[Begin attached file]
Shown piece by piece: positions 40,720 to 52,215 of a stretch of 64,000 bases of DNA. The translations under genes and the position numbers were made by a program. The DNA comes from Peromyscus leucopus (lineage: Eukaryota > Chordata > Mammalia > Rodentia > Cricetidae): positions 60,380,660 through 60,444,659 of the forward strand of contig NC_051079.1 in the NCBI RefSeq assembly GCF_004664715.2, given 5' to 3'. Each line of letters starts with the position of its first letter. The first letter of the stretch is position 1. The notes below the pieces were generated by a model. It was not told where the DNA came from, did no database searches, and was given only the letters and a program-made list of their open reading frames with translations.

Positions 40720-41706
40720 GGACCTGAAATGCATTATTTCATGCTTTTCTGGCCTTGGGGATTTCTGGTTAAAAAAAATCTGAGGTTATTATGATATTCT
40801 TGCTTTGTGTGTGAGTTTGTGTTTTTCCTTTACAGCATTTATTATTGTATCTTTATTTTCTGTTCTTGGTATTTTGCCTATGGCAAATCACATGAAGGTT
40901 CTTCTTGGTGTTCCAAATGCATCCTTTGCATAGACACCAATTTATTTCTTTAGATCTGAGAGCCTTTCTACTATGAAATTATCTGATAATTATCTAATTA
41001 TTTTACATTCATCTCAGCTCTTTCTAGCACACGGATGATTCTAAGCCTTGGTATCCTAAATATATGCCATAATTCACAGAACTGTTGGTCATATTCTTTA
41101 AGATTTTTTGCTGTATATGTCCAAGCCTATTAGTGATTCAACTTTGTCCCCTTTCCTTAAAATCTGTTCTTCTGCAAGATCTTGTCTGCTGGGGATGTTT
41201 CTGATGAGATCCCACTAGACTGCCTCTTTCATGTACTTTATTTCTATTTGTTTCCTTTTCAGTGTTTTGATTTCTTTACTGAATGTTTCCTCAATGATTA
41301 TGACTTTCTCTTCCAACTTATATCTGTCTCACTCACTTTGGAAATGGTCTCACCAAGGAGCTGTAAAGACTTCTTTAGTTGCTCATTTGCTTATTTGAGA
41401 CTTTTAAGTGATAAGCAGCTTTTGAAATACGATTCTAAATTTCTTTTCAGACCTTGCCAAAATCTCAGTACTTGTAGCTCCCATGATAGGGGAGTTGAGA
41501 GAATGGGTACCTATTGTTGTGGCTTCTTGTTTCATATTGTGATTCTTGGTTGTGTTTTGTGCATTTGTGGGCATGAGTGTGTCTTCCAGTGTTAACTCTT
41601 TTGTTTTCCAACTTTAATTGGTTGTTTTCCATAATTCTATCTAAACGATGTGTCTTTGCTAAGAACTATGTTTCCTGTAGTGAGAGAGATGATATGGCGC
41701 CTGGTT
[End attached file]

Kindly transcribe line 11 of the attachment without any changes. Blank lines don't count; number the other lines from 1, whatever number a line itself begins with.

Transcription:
41501 GAATGGGTACCTATTGTTGTGGCTTCTTGTTTCATATTGTGATTCTTGGTTGTGTTTTGTGCATTTGTGGGCATGAGTGTGTCTTCCAGTGTTAACTCTT